Our aims were (1) to compare the respective ability of ultrasonography and palpation to detect nodal metastasis during initial staging and follow-up in patients having melanomas and (2) to assess, we believe for the first time, which ultrasound criteria should be used to define metastasis in cases of cutaneous or mucosal melanoma.
Prospective single-center study. Nodal metastasis was confirmed by histopathologic evaluation.
Dermatology and radiology departments of a university hospital.
A total of 160 new consecutive patients with stage I to stage III melanoma.
Experienced operators independently performed 391 paired palpation and ultrasonographic examinations.
Main Outcome Measures
Firm enlarged nodes found on palpation were considered metastatic. On ultrasonographic examination, circular or oval hypoechoic lymph nodes lacking hyperechoic hila were considered metastatic (stringent criteria). Nodes with 2 or fewer of these patterns and other published signs of metastasis (ie, intranodal nodular hypoechoic focus and irregularity of the node margin) were considered suspicious.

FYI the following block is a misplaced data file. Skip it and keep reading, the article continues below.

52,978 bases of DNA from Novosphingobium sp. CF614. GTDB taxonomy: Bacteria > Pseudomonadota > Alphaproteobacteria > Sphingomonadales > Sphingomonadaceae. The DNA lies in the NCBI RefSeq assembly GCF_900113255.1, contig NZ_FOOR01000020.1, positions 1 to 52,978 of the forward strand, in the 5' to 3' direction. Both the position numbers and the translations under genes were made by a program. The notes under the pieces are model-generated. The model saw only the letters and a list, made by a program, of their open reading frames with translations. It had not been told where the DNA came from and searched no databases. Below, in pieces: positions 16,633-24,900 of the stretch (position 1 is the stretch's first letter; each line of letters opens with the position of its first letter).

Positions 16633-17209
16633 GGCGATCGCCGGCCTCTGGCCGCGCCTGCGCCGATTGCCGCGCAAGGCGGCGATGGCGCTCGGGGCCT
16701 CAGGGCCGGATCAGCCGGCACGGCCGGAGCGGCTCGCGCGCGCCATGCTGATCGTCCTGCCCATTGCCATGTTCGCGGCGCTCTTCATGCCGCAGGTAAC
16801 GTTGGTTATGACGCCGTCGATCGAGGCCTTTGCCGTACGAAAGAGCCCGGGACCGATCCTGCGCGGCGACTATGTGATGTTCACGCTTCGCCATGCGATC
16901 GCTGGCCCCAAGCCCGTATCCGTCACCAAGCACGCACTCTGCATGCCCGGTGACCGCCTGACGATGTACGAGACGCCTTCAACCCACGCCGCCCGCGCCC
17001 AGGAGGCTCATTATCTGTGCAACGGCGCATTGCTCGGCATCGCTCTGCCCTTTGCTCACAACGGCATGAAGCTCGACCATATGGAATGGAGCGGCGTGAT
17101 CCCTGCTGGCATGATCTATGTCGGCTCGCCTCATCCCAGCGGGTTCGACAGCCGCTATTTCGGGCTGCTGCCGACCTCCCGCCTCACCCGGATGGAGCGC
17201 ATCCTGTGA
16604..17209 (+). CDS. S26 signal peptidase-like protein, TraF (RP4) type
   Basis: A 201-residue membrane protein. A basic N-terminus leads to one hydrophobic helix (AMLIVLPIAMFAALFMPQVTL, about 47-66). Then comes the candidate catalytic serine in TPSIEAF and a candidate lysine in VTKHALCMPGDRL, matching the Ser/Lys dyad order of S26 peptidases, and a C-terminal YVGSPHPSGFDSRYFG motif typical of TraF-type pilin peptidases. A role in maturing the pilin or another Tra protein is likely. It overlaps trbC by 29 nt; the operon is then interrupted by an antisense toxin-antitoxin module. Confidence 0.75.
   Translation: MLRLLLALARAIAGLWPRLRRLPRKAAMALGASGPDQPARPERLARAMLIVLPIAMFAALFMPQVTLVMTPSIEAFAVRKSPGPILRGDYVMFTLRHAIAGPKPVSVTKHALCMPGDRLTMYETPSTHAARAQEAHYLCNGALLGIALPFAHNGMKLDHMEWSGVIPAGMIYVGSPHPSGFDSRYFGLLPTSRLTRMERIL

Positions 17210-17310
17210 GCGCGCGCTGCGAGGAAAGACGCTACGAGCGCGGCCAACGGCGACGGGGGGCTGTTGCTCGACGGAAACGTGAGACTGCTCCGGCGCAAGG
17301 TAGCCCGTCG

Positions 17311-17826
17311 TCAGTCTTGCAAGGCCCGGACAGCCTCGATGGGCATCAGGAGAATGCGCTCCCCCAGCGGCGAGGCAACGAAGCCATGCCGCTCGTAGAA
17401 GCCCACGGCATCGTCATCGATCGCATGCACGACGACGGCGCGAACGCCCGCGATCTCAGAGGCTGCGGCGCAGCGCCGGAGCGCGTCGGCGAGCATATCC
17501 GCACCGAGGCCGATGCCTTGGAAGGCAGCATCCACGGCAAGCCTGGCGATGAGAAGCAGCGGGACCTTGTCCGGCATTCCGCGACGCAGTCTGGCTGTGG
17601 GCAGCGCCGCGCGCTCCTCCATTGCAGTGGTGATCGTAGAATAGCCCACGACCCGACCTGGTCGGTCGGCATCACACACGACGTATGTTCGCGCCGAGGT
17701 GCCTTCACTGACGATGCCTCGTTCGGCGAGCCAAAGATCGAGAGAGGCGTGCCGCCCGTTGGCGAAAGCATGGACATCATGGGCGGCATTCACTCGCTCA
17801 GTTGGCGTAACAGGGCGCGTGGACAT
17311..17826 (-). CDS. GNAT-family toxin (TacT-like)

Over the 6-year study period 33 patients developed nodal metastasis. For palpation and ultrasonography using the stringent criteria, respectively, sensitivity was 41.5% (95% confidence interval [95% CI], 29.6-53.5) and 76.9% (95% CI, 66.7%-87.2%) (P<.001) and specificity was 95.7% (95% CI, 93.5%-97.9%) and 98.4% (95% CI, 97.1%-99.8%) (P<.05). Including ultrasonographically suspicious lymph nodes significantly lowered specificity (86.2% [95% CI, 82.5-89.9]) (P<.05) without improving sensitivity. Previous lymphadenectomy had little impact on ultrasonographic findings.
Ultrasonography using stringent criteria of nodal metastasis, which are easy to identify and reliable, is superior to palpation for early detection of regional lymph node metastases of melanoma.